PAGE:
• This would have also prohibited any pivotal turns.
    • The snout of the Disney Carnotaurus is much more prolonged and broad than the snout of the Carnotaurus in real life which is often compared to that of a bulldog.
    • The Carnotaur is given a much more articulated body in the film, heavily inspired by the T. rex. Contrary to popular belief, Carnotaurus was not a typical theropod dinosaur as its family (Carnotaurinae) developed separately from the group in the then-isolated South America from different ancestors. It is often put forward by scientists to have had a relatively simply body which would have looked like a sausage with long legs and a mouth at the end.
    • Even with the rationalization that the Carnotaurus in the attraction is a Floridian sub-species, it is unknown how the Carnotaurus would have come to inhabit there. The reason behind this is because, during the Cretaceous Period, the continents which would become South America and North America were separated by two coastal seas and a straight in the Atlantic Ocean. Carnotaurus was naturally indigenous to South America's tropics with its features (such as bumpy, exposed skin) being adapted to this tropical ecosystem while what would become Florida was located far up in the northern hemisphere and completely submerged by a passage known as the Suwannee Straits. In a 2019 Twitter post, Joe Rohde has offered the explanation of a series of long since eroded islands within the shallow seas being a means for species exchange between the two continents, though this conceit isn't referenced in Dinoland's propping itself.[1]
  • During the production of both the movie and the ride, original plans called for the famous Tyrannosaurus rex, but Disney decided to incorporate the lesser popular Carnotaurus instead, as its demonic appearance made it fitting for the role of the main antagonist and it wasn't a well-known animal at the time.
    • However, many fans and viewers often mistake the Carnotaurus portrayed in the film as T. rex due to their large size. They even nearly resemble a devil-like T. rex in appearance. Carnotaurus do have many differences from T. rex, such as smaller, useless arms, its obvious horns, and shorter snout.
      • Ironically though, paleontologists credit the abelisaurs (the group Carnotaurus belongs to) as being similar to tyrannosaurs such as Tyrannosaurus, dubbing them as the 'T. rexes of the South Hemisphere'.
  • The canyon scenes were possibly set in the Americas because Carnotaurus and several iguanodonts (not Iguanodon) were discovered in Argentina. The death spots of the two abelisaurids were in South America and the rest of the film most likely takes place in North America (the nesting grounds), Asia (the desert), and Europe (the original nesting ground/land).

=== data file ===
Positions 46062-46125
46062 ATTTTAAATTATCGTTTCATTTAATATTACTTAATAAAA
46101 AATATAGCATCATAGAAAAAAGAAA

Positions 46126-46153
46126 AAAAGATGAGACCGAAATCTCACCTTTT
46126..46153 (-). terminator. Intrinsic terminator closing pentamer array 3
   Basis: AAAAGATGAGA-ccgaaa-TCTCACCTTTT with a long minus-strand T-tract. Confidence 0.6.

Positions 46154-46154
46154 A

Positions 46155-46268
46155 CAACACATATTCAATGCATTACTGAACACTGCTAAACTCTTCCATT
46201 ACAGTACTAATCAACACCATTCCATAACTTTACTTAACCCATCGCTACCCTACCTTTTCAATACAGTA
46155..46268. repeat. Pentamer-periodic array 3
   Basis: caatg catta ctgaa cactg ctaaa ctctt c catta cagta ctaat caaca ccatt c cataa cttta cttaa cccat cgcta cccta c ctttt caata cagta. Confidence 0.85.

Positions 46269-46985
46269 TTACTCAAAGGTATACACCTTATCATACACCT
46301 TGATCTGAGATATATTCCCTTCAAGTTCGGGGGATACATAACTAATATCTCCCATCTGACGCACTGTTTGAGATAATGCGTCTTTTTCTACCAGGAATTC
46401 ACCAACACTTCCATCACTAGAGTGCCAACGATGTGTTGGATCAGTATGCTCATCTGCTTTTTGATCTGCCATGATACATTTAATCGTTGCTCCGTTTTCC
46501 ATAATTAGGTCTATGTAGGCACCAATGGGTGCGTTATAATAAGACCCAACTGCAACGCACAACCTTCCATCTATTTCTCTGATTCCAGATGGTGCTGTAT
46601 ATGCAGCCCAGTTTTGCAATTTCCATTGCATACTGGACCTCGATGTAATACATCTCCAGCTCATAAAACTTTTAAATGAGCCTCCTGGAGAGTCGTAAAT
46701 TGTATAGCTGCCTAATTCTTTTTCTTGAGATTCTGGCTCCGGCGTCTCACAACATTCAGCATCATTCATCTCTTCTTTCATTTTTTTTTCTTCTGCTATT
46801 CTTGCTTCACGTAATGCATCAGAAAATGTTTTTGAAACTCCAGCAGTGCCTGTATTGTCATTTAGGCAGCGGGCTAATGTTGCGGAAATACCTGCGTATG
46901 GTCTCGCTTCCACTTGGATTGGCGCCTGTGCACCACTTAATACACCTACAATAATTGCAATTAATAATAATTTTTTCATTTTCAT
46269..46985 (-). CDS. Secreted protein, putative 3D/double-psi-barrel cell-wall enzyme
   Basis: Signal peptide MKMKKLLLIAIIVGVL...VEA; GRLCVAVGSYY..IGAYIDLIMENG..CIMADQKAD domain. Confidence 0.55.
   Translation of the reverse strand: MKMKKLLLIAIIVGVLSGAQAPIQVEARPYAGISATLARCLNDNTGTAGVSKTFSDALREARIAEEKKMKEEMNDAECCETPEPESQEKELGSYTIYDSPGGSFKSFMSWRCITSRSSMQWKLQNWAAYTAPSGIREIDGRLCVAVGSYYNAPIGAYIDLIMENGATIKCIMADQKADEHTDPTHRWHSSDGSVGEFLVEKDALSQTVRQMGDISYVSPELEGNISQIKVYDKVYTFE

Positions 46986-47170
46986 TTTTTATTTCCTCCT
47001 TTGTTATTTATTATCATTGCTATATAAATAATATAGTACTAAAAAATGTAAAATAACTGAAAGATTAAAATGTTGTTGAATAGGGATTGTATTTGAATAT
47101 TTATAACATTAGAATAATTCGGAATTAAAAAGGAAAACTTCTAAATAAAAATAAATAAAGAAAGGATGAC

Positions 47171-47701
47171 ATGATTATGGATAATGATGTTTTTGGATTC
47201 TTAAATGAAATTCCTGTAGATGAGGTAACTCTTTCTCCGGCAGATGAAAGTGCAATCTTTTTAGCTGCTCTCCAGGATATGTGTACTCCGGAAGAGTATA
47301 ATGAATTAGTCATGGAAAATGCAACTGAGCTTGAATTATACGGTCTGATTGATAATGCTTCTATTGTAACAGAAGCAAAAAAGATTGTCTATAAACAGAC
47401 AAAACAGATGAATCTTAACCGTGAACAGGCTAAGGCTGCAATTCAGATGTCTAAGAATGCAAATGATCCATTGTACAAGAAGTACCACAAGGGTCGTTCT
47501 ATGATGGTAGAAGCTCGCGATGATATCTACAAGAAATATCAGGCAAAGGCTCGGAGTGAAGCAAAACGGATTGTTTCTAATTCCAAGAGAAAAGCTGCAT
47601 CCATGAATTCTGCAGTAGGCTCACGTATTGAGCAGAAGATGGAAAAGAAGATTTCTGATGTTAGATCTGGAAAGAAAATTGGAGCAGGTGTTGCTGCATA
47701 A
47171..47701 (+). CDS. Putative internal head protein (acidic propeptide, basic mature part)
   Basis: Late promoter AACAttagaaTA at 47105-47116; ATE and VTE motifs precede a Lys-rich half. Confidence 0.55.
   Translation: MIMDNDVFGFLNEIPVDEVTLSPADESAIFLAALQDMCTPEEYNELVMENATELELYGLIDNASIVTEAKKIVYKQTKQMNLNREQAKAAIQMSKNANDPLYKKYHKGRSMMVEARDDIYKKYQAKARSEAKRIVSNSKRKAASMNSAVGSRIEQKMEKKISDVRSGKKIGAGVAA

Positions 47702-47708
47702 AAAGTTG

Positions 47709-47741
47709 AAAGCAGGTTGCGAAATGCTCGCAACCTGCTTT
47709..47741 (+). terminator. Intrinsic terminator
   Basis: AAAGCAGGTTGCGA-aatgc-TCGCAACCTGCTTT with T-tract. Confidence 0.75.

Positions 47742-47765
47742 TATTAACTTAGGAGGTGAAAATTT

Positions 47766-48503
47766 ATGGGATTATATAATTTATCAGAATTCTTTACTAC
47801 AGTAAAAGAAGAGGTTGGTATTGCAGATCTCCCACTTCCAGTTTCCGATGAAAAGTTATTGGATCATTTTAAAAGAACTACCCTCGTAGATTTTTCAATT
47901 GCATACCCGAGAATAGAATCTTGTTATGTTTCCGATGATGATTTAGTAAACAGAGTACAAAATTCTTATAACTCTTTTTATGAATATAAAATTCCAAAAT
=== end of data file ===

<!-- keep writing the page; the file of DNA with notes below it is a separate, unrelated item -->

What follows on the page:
• The vocal effects were composed by Christopher Boyes, a former colleague, and sound engineer of Gary Rydstrom. For the Carnotaurus, the sound designs were based on the roars of big cats, pigs, crocodilians, etc.
  • The second, smaller Carnotaurus is perhaps the larger one's mate. It is also possible given their size differences, that the larger carnotaur is the smaller one's parent. Though according to the designer David Krentz, they were both always referred as "he" since their relationship was not considered.
  • Aside from size, the Carnotaurus' appearance is nearly accurate in most regards; as skin impressions are known from Carnotaurus, its appearance can be shown with relative confidence.
    • With that being said, however, the armor plating (also known as osteoderms) was not spiked, instead they were smooth and small.
  • Deleted scenes depicting Bruton and his scouts' attack by the Carnotaurus indicate that there was originally supposed to be three Carnotaurs instead of two.
  • Original storyboards also indicate that the Carnotaurs were responsible for the deaths of the discarded characters that were Noah's (an old name concept for Aladar) grandparents. The creatures also were originally given a much more uncanny role as almost a dinosaur Grimm Reaper, some notes saying they'd almost never vocalize and have a habit of sneaking up on characters.
  • The Carnotaurus on the DINOSAUR ride has a Hidden Mickey on its forehead when encountered the 1st time.
    • The mural of the dinosaur in the gift shop at the end of the ride has one in the dewlap of its neck.
  • After its appearance in DINOSAUR, the Carnotaurus would later appear in other media; it has also appeared in the 2016 animated Universal movie, The Land Before Time XIV: Journey of the Brave, as well as the 2018 live-action Universal movie, Jurassic World: Fallen Kingdom. Before this, however, the dinosaur also appeared in Michael Crichton's book Jurassic Park: The Lost World where they developed the ability to turn practically invisible. Carnotaurus would also later appear in the video game adaptions of the franchise under the same name.
    • The Carnotaurus in the latter films look similar to the ones in Dinosaur.
  • The Carnotaurus' roar sound effects were used for Lizzie in the 2018 live-action Warner Bros. movie, Rampage.

References

Wikipedia
This page uses content from the English Wikipedia page Carnotaurus. The list of authors can be seen in the page history. Text from Wikipedia is available under the Creative Commons Attribution-ShareAlike License; additional terms may apply.